[time-nuts] eLoran test

John Ponsonby jebponsonby at gmail.com
Fri Feb 3 12:58:39 EST 2017

I have a three channel LORAN-C receiver of my own design which I made over thirty years ago. I built it for navigating my small yacht. I think the eLoran signals are compatible though of course my receiver doesn't have the means to extract the data channel. 
Here follows a brief tutorial.
All LORAN-C stations transmit on 100kHz precisely. The signals come in groups of eight pulses spaced precisely 1ms apart. Master stations transmit a ninth identifying pulse spaced 2ms after the last of the 8 so they look like: {●●●●●●●●  ●} The phase of the RF is switched between 0° and 180° according to a fixed pseudo-random pattern from pulse to pulse. There are two phase patterns, the A pattern and the B pattern, and these alternate from one 8 pulse group to the next. The Master patterns are different from the Secondary patterns. Each LORAN-C chain has its own GRI (Group Repetition Interval) and this is the number of ten's of μs from the start of one 8 pulse group to the start of the next.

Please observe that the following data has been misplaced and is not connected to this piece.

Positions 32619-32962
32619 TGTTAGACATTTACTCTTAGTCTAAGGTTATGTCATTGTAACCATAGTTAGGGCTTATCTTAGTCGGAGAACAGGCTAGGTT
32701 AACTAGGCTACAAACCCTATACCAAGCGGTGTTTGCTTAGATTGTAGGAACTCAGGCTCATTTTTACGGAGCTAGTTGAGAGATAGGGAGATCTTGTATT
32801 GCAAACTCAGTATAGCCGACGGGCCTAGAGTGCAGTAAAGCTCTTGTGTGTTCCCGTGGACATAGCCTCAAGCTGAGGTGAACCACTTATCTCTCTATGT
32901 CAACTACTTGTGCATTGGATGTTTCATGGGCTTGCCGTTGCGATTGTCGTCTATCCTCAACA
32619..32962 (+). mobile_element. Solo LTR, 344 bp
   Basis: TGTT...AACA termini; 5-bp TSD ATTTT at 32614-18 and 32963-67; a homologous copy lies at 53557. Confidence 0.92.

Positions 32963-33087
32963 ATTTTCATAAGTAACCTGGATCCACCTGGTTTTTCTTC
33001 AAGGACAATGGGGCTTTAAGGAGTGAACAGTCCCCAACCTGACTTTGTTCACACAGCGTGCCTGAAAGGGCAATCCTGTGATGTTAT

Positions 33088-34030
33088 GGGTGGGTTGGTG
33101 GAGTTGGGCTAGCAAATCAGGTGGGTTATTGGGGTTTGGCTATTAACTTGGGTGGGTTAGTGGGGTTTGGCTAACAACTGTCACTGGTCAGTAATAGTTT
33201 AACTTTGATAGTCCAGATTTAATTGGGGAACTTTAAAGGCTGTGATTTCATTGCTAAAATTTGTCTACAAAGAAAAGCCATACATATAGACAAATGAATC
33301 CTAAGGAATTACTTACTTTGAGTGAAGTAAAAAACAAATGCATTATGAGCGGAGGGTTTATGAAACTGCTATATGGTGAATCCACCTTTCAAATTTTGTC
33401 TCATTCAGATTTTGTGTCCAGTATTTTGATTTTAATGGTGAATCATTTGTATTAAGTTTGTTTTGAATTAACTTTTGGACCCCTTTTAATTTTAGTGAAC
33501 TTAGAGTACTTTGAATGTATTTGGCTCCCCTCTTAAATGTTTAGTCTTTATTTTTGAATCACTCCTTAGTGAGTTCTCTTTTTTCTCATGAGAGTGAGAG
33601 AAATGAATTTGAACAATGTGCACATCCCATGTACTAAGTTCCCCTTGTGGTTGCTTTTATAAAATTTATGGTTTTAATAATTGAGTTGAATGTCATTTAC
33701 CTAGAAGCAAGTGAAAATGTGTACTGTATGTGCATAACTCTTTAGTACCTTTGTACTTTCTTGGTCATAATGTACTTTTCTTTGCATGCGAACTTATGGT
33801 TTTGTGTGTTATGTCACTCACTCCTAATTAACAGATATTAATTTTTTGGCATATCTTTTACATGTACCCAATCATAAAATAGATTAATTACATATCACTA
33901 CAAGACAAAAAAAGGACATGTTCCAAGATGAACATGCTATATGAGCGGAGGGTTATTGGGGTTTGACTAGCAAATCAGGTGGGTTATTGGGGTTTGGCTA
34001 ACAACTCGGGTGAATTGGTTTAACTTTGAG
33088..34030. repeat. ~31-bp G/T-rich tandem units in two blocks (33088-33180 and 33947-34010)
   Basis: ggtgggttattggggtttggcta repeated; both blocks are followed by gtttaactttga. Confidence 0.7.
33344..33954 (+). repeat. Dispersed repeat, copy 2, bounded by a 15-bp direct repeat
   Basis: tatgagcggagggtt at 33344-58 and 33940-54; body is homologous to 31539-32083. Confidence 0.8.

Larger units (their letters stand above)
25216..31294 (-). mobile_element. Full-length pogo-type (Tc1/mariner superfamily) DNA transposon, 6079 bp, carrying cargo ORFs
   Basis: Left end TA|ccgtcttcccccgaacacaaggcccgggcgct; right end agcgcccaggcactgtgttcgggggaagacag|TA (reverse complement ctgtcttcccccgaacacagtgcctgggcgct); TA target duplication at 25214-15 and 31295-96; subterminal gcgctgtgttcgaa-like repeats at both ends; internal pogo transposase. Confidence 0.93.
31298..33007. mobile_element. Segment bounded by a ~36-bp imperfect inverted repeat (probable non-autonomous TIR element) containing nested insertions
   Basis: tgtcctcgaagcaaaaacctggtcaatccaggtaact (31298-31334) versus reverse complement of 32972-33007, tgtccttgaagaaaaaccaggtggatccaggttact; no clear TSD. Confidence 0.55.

For precise navigation one needs to lock onto the ground-waves. If the receiver is far from a transmitter the skywave can arrive very shortly after the ground-wave, so it is essential to only use the start of each pulse. Officially one is supposed to lock onto the third positive going zero crossing point on the rising edge of each pulse. Close to a transmitter the skywave can arrive up to 1ms after the ground wave so that it interferes with the start of the next pulse. The phase coding is designed to avoid this causing trouble. The skywave delay varies with time of day as the ionosphere goes up and down.
Because the wavelength is so long (3km), the near-field of the transmitter extends quite a long way. That has the effect of changing the phase of the received signal from what one might first think it would be assuming a fixed velocity of propagation.  The velocity of propagation is less than the free-space velocity of light and is different between over-sea and over-land paths.
My receiver just gives two relative time delays in μs and I used a TI59 calculator to convert to latitude and longitude. The program only just fits within the capacity of the calculator. 
I don't know anything very specifically about eLoran but I think the main modification is to add extra phase coding on the pulses to form the data channel.
John Ponsonby 

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